Let me provide some basic Bonaire statistics to help put my subsequent comments in perspective:

Government Democratic, part of the Netherlands Antilles, which are part of the Netherlands
Size 112 square miles (one-third of which is a national park and uninhabited)
Location About 50 miles north of Venezuela, 30 miles east of Curacao, and about 80 miles
east of Aruba
Population Approximately 15,000
Recreational tourism (diving, watersports), rice processing, salt (from the ocean), oil transshipment port
127 volts (on a good day), 50 Hz
Slow – 2-3 weeks from the U.S., longer to the U.S.
Stores open 9-10 am to noon and 2 pm to 4-5 pm weekdays; most are closed weekends
$250-700/month, depending on type of unskilled or semi-skilled job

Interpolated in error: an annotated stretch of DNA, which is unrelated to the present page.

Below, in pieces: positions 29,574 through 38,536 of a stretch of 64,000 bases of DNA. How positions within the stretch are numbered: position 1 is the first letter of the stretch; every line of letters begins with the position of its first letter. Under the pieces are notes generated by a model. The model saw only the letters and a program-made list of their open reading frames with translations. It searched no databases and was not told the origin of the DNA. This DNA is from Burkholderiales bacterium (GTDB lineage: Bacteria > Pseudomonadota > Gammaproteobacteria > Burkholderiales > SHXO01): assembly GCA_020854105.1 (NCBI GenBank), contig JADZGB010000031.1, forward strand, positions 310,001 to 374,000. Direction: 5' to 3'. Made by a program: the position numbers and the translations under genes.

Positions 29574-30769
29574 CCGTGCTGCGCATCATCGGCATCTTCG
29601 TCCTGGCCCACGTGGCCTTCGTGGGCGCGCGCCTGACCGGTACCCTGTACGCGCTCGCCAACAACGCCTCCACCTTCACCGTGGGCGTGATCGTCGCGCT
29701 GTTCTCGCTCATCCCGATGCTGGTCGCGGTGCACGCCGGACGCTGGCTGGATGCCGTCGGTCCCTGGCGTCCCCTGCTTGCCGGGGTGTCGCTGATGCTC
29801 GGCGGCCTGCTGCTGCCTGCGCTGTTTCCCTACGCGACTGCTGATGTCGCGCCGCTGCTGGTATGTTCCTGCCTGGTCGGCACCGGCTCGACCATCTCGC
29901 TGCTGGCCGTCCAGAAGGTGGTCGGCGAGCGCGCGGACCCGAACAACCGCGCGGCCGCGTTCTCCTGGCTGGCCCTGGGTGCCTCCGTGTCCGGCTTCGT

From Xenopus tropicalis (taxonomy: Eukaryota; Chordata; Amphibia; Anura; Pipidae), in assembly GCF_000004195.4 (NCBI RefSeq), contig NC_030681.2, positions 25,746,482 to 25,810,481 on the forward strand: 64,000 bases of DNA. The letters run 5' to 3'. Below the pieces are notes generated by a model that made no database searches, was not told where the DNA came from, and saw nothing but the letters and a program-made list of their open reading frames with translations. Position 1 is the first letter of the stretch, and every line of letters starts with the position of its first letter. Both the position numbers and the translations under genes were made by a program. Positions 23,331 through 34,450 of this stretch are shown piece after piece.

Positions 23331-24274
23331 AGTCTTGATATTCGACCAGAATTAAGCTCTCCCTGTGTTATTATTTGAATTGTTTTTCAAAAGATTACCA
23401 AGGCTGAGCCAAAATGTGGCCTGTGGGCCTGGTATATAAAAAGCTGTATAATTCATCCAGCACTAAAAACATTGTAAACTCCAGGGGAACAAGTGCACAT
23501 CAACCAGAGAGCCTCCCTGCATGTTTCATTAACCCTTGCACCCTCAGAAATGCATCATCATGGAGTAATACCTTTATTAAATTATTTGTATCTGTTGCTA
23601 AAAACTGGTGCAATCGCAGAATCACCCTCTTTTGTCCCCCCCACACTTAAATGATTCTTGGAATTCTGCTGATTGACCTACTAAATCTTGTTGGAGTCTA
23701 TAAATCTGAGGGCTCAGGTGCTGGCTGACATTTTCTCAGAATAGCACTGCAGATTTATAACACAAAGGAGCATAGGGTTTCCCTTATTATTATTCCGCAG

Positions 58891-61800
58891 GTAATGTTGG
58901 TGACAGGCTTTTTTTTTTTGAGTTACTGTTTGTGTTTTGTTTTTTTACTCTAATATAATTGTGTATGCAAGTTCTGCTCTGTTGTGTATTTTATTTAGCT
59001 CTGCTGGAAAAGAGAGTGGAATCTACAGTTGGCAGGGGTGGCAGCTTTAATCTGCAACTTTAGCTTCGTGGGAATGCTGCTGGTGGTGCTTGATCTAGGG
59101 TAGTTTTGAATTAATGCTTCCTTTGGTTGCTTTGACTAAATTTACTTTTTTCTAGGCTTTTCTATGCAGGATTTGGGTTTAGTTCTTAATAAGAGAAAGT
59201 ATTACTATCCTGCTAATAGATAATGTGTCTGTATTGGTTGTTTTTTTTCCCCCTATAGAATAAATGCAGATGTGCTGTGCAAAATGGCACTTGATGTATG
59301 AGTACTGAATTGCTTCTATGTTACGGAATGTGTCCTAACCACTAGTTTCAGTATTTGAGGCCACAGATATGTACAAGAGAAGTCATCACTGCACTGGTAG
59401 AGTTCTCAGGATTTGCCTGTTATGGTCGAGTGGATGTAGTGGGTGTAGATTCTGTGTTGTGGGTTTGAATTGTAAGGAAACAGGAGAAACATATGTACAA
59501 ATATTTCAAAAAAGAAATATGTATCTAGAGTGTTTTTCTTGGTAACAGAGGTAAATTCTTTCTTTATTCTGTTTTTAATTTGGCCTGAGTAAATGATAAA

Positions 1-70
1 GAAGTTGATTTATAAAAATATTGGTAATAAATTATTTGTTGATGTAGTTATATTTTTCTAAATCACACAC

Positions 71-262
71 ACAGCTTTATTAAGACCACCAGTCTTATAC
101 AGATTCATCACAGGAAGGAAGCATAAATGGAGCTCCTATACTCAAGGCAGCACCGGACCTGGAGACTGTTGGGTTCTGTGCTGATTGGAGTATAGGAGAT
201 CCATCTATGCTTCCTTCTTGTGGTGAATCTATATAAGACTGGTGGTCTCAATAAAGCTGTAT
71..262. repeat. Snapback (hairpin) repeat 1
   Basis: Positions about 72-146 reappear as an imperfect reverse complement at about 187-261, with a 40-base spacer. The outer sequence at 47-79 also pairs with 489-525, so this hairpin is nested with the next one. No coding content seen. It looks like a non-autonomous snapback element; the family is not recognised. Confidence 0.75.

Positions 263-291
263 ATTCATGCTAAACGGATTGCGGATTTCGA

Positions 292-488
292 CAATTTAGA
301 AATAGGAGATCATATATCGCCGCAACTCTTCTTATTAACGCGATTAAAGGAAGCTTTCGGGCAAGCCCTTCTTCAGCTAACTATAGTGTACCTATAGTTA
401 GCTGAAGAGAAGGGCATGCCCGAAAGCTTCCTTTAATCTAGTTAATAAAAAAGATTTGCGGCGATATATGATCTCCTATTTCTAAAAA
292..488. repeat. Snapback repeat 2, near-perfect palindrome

of living
A gallon of (almost) fresh milk is $6. Housing is expensive (compared to New Hampshire), as are utilities (compared to everywhere but New Hampshire)
Languages Dutch, Papiamentu (a Creole-like language), Spanish, and English

Bonaire statistics
With current first-hand experience of a not so unusual Caribbean island in mind, let’s take a look at some Net and other computing perceptions:

General computing perception Island reality
Internet access is
basically free
You won’t find any $19.95 unlimited access here. Costs run around $5/hour for a 28.8 Kbps modem connection, and faster connections simply are not available.
Everyone has at least 28.8
Kbps access to the Internet
Well … being able to connect at 28.8 Kbps with a modem at the ISP’s, and being able to get 28.8 Kbps data transfers via the Net are two very different things, as I’ve discovered. My effective throughput to/from the Internet is closer to 9,600 to 14.4 Kbps. Makes it pretty painful (and expensive) downloading those “small” 5 Mbyte sample and software files from websites.